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Updated cuisine of Pest
Pesti Vigadó Restaurant just launched its á la carte division to the public. Not only the elegant historical venue but also the fare is in line with the cuisine traditional to the Pest side of Budapest (Pest cuisine for short) and is intended to attract native gourmets.
Source: press release
Best of Budapest online | May 6, 2016
“It was no easy task to define the gastronomic style, which befits such a great building like Pesti Vigadó”, said László Szabó, restaurant manager, at the opening event. It offered a place to the upper classes to participate in monumental balls and ceremonial gatherings from the 19th century. In 1873, this building officially hosted the unification of the three individual cities, Pest Buda and Óbuda; this is where Budapest was established, and it was likely the place where Ferenc Liszt, the famous composer, pianist and conductor appeared most frequently.

Accordingly, the aim of the hosts was to create their cuisine based on a spirituality originated in the traditions of the capital and its surrounding region. The main point of Pest cuisine is to update and create everyday common dishes in a modernized way according to the demands of today’s life.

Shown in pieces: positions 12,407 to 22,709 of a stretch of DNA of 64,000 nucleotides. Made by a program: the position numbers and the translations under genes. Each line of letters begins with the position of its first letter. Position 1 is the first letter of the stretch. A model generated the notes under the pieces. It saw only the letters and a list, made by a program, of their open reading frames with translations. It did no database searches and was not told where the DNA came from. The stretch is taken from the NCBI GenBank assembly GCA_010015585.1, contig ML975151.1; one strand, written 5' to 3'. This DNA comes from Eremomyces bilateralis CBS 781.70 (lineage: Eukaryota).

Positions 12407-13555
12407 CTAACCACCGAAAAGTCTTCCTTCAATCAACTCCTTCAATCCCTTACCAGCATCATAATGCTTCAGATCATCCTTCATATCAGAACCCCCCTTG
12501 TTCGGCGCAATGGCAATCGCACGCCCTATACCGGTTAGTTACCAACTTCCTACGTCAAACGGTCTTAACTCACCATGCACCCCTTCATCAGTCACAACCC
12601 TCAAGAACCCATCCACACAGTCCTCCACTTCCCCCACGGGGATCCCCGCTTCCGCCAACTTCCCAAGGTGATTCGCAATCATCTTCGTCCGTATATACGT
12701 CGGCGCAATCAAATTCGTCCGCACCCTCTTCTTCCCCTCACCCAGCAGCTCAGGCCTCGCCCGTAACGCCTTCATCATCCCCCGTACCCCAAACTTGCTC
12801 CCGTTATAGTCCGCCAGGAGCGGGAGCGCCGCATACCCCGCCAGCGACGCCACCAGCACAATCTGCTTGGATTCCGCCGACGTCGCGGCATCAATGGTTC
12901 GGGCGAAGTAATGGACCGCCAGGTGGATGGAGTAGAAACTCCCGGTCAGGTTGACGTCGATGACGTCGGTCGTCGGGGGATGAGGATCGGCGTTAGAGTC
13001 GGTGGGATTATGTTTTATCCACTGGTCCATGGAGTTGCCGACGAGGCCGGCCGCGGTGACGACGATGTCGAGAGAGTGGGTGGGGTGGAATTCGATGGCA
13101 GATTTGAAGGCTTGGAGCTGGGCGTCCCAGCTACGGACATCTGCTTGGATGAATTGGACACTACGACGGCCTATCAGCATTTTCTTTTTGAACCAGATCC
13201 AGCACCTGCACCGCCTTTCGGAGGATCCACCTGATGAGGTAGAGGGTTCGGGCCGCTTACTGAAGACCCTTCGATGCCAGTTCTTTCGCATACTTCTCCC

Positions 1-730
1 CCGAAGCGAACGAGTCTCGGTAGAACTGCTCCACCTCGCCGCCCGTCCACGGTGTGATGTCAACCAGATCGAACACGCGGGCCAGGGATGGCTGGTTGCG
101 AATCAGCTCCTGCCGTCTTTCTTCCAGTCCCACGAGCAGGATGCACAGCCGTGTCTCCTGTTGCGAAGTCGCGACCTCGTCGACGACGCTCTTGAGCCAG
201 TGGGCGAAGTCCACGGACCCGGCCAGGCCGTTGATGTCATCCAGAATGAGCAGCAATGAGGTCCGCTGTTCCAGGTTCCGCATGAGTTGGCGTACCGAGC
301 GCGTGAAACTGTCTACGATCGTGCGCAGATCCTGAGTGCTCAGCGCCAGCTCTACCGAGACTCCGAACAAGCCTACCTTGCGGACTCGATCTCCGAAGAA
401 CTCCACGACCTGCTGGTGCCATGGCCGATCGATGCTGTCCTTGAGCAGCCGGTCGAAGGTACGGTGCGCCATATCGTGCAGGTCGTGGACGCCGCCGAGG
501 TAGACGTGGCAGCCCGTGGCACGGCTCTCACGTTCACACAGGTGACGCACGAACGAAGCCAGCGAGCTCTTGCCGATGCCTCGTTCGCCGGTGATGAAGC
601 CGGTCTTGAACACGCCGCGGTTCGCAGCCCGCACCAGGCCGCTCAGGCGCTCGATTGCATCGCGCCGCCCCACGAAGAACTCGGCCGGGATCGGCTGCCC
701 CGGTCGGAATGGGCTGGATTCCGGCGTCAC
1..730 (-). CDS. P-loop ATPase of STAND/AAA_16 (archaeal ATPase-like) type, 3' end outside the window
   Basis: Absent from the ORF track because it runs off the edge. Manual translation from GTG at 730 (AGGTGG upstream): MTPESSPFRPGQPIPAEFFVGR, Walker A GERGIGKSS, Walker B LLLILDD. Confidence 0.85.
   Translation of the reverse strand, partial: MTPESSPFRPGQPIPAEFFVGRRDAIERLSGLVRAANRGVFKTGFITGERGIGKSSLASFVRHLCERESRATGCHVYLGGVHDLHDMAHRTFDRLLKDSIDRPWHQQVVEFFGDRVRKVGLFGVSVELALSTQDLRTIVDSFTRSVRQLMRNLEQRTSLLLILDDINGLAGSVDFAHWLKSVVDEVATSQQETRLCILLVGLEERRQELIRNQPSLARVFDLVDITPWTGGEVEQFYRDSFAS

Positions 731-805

“For this, we try to increase the ratio of vegetables and at the same time to keep the usual ingredients in the individual original recipes, as well as try to process them in the most possible gentle way in accordance with special needs”, as Zoltán Magos, chef, added.
Pest cuisine, as an important part of the Hungarian cuisine, is basically an autonomous urban Hungarian bourgeois cuisine having been developed in the 19th century. Historically, it is strongly enriched by the elements of Turkish, Italian, Austrian and French cuisines, as well as the regional rural cuisine of the Great Plain. Thanks to all these international influences, it became fully-fledged and unique by the end of the 1920s, and is still being continuously changed. Pest cuisine, based on the fusion-like culinary traditions of Austro-Hungarian Empire, is the pendant of Viennese cuisine, and a mix of the unique cuisine and gastronomic culture of the Hungarian capital – as Sándor Csíki, gastro blogger, summarizes it.
The restaurant, catering events in the rooms of the Vigadó as well, can be visited by the general public from April this year, and awaits guests with new menu cards in each season. Those who are interested in Pest cuisine can taste dishes like Palóc soup (which is, surprisingly, a real traditional Pest-originated dish), double-egg noodles served together with chicken-paprika (here unexpectedly no water added to the dough, only eggs), spring-style Hungarian French salad (mayonnaise salad made of peas, carrots and potato), and cottage cheese dumplings sprinkled with honey cake-crumble.